Monday, July 05, 2010

SRED Reform: Warning Signs Ahead

I've often worried that Canada does not have a organization that advocates exclusively for the start-up. After all, who has the time? Instead, we rely on organizations such as CATA and the CVCA to address issues on our behalf.

For the most part, this makes sense. But what happens when the interests of the start-up community diverge from those of other members of these associations?

SRED reform is one such area. The federal government currently is undertaking a review of the SRED program, and is soliciting active input from the private sector. CATA, ITAC and all these folk have opened their coffers and paid for handsome white papers, industry studies, advocacy programs and the like. But what they are advocating is not necessarily in the best interests of start-ups.

The SRED program, albeit full of warts, has been a valuable source of additional cash to Canadian start-ups. Under SRED, the federal government will refund up to 35%of the first $2 million spent on research and development each year to Canadian controlled private companies(CCPCs). For companies which do not meet the CCPC criteria (foreign-owned subsidiaries, publicly traded companies, start-ups backed by foreign venture capital), the cash refund is not available; instead, tax credits are awarded.

CATA and ITAC have quite rightly pointed out the many flaws inherent in the system. The process for claiming SRED refunds and credits is certainly no picnic, and has given birth to a lucrative cottage industry of specialists who will prepare the paperwork for you for the price of a small hybrid car. Audits of SRED claims are on the rise as well, making the time to refund, and the amount of any refund, uncertain in some instances.

But for many lobbying groups, addressing these flaws has taken a back seat to a different priority: getting cash refunds into the hands of later stage companies. Public companies, foreign-owned subsidiaries, profitable private companies - all of these folks should also, lobbyists argue, be eligible for SRED cash back.

Now, I know what you're thinking: if Canada provides direct cash government assistance to mature companies, will this turn SRED into an illegal trade subsidy that will cause all kinds of problems for Canadian companies in international trade? (Okay, I know you're not thinking that - it is Monday after the long weekend - but really, could someone explain to me how this would NOT cause problems? Has anyone been watching the increasing tech protectionist tendencies of Europe? Why not just paint a red target on the back of, say Opentext or RIM, and turn them towards the EU?)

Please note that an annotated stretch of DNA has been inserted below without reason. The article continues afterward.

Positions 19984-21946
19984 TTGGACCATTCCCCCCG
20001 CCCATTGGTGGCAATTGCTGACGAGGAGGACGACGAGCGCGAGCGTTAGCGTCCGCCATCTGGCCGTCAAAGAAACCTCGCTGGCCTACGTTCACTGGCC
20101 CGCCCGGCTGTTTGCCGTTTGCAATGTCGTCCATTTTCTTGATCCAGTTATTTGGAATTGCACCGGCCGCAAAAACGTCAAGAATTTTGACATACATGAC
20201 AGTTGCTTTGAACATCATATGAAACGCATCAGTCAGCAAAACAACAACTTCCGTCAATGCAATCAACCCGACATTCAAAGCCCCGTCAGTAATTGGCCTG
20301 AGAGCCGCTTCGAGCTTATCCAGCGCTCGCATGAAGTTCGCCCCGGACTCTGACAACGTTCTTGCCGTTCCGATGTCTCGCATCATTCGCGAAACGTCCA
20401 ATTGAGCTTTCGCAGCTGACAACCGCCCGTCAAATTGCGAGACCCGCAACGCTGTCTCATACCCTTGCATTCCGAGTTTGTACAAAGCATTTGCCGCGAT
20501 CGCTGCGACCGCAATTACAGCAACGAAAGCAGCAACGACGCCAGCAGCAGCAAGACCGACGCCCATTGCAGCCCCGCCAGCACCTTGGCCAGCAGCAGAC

What you are really thinking is, why do I care if there's more companies at the SRED refund party? The answer is simple: a tax base of 33 million people. The amount of federal money available is finite, which means that, should the federal government concede the point, the end result may well be less pie for everyone.

Unless advocates can explain where the extra cash to fund an expanded refund program will come from, we need to proceed with caution. Back in high school, I once shared a summer job with Tony Clement. I followed him around the Old City Hall courts for two months, doing furniture inventory for the Ministry of the Attorney General. Let me tell you: even as a university student, that boy could count. I would not bank on him advocating an unfunded policy.

There are valid reasons why CATA and others are advocating SRED cash for bigger industry players, but these needs should be balanced against those of the people currently benefiting from SRED. And you, entreprenuers, need to do the balancing. Agree that there should be cash made available to foreign-backed start-ups, as CATA recommends (although I will note that in my experience, while US VCs and angels have found SRED interesting, it hasn't been a key driver of investing in Canada. It's like leaving cookies out for Santa - sure, he might come, but I know that it's more likely I'll end up eating them)

SRED reform could enhance or further decimate the prospects of Canadian start-ups. Your participation is needed.

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